So what is the counterterrorism planner to do?  Lacking any way to detain a terrorist, it likely becomes much more appealing to kill a terrorist.  So drone critics, when you are whining about drone targeting are you also advocating alternatives for a detention policy that doesn’t involve Guantanamo Bay, renditions, and human rights abuses by counterterrorism partners?  I’m not hearing many solutions to this conundrum, which directly encourages further drone targeting.

  • Oversight of the Executive Branch

The article notes:

“With no objections — and officials said those have been rare — names are submitted to a panel of National Security Council officials that is chaired by Brennan and includes the deputy directors of the CIA and the FBI, as well as top officials from the State Department, the Pentagon and the NCTC.”

As drone critics point out, the President and the Executive Branch holds all the power with drone targeting.  This summer Frank Cilluffo and I offered:

“The U.S. might examine the establishment of a secret panel of judges and policymakers that hear cases for placing individuals on a targeting list. A single individual, as suggested in recent articles – even the Commander-in-Chief, should not be the lone arbitrator for each person proposed for targeting. An established process involving a collective judgment will render more defensible and consistent rulings. The Foreign Intelligence Surveillance Act (FISA) court might provide an example structure for how secret information can be protected while evaluating the evidence for placing a terrorist on a targeting list.”

A judicial panel could be appointed and authorized, similar to the FISA court, to provide oversight and accountability on drone targeting.  This judicial process could provide documented deliberation, justification and accounting of drone targeting allowing for periodic review in terms of effectiveness and investigation when civilians are errantly engaged.

  • Interdisciplinary “Devil’s Advocate” Red Team

The article notes:

 “Counterterrorism experts said the reliance on targeted killing is self-perpetuating, yielding undeniable short-term results that may obscure long-term costs.” ….

For a decade, the dimensions of the drone campaign have been driven by short-term objectives: the degradation of al-Qaeda and the prevention of a follow-on, large-scale attack on American soil.

Side effects are more difficult to measure — including the extent to which strikes breed more enemies of the United States — but could be more consequential if the campaign continues for 10 more years.”

I would recommend that a threat or geographically oriented team of interdisciplinary “Devil’s Advocates” be injected into the targeting process.  Drone targeting by its nature focuses on the short term tactical goals of counterterrorism.  The “Devil’s Advocates” team could provide cleared country experts, cultural studies folks, PHD’s in terrorism and strategists that can anticipate the long term “blowback” implications of pursuing immediate term drone strikes in a given country outside of declared war zones.  In the Yemen example, the panel might include development specialists, diplomatic ditherers, regional experts and strategists familiar with the Yemeni context and able to plot alternative worst-case scenarios of what might happen if drone strikes go bad.  This can provide a valuable check for those consumed with the day-to-day tracking and engagement of terrorists.

  •  Publicly Disclosed Targeting Justification – Post Mortem

The secretive nature of today’s drone targeting leads to conspiracy theory generation by drone critics.  As part of the approval process for drone targeting, a declassified justification for targeting individuals (that protects intelligence sources and methods) could be drafted.  Immediately upon interdiction of terrorist targets, the White House could disclose this justification publicly serving two purposes.  One, it would allay the conspiracy theories of those that believe the U.S. is unjustly killing individuals for no good reason.  Two, it would put an informal check on the intelligence process encouraging planners and policymakers to get their intelligence and resulting justifications correct, as once a justification is openly published it would allow the public and the media to do their own checking if they choose.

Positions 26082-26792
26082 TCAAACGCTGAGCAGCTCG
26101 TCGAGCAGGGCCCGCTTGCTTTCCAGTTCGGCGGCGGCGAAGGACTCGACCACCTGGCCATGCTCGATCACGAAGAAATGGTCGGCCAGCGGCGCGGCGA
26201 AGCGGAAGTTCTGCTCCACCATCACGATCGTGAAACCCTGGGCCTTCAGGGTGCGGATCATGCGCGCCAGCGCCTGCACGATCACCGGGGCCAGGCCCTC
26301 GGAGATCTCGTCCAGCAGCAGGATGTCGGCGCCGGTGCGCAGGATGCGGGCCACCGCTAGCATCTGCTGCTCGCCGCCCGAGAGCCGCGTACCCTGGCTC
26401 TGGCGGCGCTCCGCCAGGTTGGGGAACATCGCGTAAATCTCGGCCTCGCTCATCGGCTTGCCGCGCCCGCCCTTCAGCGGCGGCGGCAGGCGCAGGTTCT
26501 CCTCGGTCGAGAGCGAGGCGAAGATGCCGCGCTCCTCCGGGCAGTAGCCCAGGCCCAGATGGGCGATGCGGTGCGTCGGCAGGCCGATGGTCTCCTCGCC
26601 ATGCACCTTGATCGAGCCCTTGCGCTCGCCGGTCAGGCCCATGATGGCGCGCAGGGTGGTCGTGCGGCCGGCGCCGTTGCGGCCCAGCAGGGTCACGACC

• Expand the use of information operations in concert with drone strikes

As part of the effort to minimize civilian casualties and collateral damage from drone strikes, where possible, I think the U.S. could expand its information operations in the locations where they are targeting terrorists.  As much as possible, I’d dump the equivalent of ‘Wanted Posters’ throughout areas where terrorists operate and let people know that terrorists are in their midst and that if they associate with said terrorist they might just get hit by a drone.  Some would argue this alerts terrorists that they are being targeted, but I imagine most terrorists already know the U.S. could put a warhead-on-their-forehead at any given time.  The information campaign would work much like the “Wanted” posters in the old west, many smart people would begin distancing themselves from those being targeted, maybe even cough up some terrorists to local law enforcement and it could inform local populaces as to who is being targeted and why they are being targeted.  I don’t think this will win any hearts-and-minds per se, but it does help people unknowingly enmeshed with terrorists make better decisions about who they hang out with.

  • The temptation to overreach – finding a definition of “al Qaeda”

Critics cited in the article rightfully note that drones make killing easy as compared to other counterterrorism options.  As the U.S. has relatively decimated the upper tier of al Qaeda’s leadership, the targeting list has continued to add members.

“Is the person currently Number 4 as good as the Number 4 seven years ago? Probably not,” said a former senior U.S. counterterrorism official involved in the process until earlier this year. “But it doesn’t mean he’s not dangerous.”